But a few minutes into using this dildo, its lack of definition becomes an issue. There’s no perceptible texture and no pronounced head — nothing to stimulate my nerve endings, to grab my G-spot, to sweeten the experience. If it had a big ol’ head and a few popping veins, oh man, we’d be in business.
But alas, I become bored.
Classic Hot Rod ($129-159, black)
Of all the dildos, this one looks the most like a donger. 1.75″ in diameter and meticulously decorated with veins and tiny skin-like etches, it’s like a less intimidating version of Outlaw — but still satisfyingly meaty. I clench around it and feel full as a goog.
Also, I love the triangular base on both this one and the Hot Banana Rod. It quickly orients me to the dildo’s position with just a glance.
But the Classic Hot Rod is too straight, its matte finish eats lube, and it has a divot under the head that doesn’t agree with my body. I had the same problem with the Tantus Vamp: the divot catches and pops clumsily over my pubic bone. I’m not gonna spit the dummy or anything, but it does sour the experience a little. To avoid that distracting sensation, I stick to short thrusts or static clenching.
Koala Kiss ($149)
File this under sentences I never thought I’d say: “That koala-shaped sex toy actually isn’t too bad.” I spend a lot of time side-eyeing dual vibes, but this one… somehow… kinda works. The koala’s head is so big it extends far enough to reach my clit, especially if I bend the shaft. As a pinpoint stimulation lover, I like the way I can wedge the koala’s ear into the side of my clit.
That is a sentence that should maybe never be taken out of context.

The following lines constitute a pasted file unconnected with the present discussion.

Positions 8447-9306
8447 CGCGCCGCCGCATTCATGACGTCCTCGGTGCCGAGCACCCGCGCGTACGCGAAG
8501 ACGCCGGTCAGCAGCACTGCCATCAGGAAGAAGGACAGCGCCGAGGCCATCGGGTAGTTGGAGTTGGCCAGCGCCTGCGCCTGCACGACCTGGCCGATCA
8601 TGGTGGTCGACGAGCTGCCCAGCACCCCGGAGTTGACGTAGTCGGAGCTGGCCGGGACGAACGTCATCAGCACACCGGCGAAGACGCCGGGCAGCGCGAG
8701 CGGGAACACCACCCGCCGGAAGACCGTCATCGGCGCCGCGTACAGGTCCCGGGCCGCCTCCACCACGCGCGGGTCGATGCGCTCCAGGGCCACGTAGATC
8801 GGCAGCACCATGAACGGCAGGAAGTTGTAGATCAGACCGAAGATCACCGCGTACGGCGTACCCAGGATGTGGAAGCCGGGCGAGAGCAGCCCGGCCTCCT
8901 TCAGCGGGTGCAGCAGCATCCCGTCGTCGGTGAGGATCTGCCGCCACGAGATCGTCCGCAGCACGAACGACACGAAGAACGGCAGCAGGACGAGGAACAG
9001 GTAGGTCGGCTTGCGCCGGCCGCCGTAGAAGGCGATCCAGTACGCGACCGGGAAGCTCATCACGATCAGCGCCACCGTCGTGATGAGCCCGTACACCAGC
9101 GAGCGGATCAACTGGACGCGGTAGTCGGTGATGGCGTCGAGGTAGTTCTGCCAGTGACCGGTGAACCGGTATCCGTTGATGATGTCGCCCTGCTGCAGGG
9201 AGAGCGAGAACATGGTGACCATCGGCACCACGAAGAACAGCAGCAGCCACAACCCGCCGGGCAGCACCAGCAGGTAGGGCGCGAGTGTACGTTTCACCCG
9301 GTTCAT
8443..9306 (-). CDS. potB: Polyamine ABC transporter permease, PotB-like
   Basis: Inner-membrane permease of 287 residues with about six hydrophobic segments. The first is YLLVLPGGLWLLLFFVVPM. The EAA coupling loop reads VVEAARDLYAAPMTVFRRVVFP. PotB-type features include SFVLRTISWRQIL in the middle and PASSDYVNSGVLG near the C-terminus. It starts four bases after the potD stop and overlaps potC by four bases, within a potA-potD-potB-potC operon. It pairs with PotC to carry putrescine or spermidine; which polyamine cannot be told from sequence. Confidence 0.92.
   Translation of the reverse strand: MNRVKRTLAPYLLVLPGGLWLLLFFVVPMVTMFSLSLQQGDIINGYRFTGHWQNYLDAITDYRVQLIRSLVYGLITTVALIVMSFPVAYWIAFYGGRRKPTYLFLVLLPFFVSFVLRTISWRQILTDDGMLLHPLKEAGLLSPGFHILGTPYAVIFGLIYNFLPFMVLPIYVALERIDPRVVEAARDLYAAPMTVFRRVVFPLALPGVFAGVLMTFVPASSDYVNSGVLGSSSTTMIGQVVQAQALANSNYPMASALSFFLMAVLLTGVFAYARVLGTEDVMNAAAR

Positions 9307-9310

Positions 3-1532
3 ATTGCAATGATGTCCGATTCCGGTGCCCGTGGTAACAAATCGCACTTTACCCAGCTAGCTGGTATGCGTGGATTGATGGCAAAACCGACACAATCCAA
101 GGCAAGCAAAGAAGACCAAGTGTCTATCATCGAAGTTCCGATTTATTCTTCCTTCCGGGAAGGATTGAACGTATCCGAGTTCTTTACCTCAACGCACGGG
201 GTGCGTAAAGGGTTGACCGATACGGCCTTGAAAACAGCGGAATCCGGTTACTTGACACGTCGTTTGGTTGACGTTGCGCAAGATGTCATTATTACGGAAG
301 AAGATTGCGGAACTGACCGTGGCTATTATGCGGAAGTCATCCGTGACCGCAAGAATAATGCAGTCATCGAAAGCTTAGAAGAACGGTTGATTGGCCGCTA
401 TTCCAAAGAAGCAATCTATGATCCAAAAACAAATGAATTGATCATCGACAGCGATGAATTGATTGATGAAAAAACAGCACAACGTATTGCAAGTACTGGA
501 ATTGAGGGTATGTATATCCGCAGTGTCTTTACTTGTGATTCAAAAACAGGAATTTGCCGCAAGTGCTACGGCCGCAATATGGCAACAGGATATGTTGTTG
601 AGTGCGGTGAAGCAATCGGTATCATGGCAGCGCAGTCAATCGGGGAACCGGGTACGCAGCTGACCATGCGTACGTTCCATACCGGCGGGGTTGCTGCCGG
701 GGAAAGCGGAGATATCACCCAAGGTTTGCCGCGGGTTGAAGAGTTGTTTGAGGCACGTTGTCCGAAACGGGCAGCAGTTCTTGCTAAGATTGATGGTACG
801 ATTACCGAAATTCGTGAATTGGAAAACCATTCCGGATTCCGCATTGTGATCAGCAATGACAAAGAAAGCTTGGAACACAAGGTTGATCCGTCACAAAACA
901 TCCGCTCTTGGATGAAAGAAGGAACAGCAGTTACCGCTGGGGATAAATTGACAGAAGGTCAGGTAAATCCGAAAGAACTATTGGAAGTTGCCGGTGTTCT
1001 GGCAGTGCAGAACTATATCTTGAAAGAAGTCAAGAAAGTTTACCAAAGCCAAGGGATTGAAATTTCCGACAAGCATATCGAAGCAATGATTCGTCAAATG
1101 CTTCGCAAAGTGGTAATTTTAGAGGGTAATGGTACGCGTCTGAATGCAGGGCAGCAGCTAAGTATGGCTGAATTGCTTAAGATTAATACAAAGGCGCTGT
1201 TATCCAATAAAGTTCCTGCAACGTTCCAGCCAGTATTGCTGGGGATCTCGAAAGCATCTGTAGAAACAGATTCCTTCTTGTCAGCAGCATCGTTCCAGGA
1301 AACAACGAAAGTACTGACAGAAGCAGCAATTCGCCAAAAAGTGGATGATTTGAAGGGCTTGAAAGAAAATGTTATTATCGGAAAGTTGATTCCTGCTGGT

The Koala Kiss is powered by a re-branded Impulse Ultra 7 Bullet lodged in the base. The vibrator is no slouch — its vibrations transmit into the koala nicely. I can get off with it, which is more than I thought I’d be able to say, but a steadfast lack of G-spot stimulation from the torpedo-shaped shaft makes the Koala Kiss something I’d never use past the review period.
However, if you look closely you can see claw marks where the koala is grasping at the “tree.” I honestly can’t get over that.
All in all, this is an admirable selection of dildos. I 100% do not regret having orgasms with any of them inside me. I’m a little devo I didn’t love love any of them, but that’s a common phenomenon with me and insertable toys. Each dildo has something I enjoy about it… and something missing.
If you see a Downunder Toys design that appeals to you, by all means, give it a go. These are not shonky products. They are well-made and solid, from a company built on the premise that people deserve non-toxic sex toys.3 Although the toys seem spendy, remember that Australian dollars have a significantly lower value than U.S. dollars (seriously, my friend told me the small size of Sliquid is ~$30 there). Their products are also handmade by folks who are paid a living wage.
As for JD challenging my love of VixSkin, here’s the problem: although the dual-density squish is comparable, none of the shapes combine all my favorite dong elements the way toys like the Buck and Mustang do. What I really need here is an amalgam dildo. Can I just cobble together the texture from the Mr. H Rod, the finish and curve of the Hot Banana Rod, and the girth and pronounced head of the Classic Hot Rod into one disturbingly-perfect dildo?
Also… can I tack a koala on the end of it?
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- On the horizon is mechanized production, with the hope of cutting production costs enough to distribute the product at a competitive price in the U.S. market. [↩]
- Well, JD told me that the finish comes from the original model, chosen depending on what they think will work per product. “Hot Banana Rod is a stylised product and we wanted it to be slick during use, especially with lube,” she said. “Slide factor is good.” [↩]
- Are you thinking what I’m thinking? They’re like the Tantus of Australia. [↩]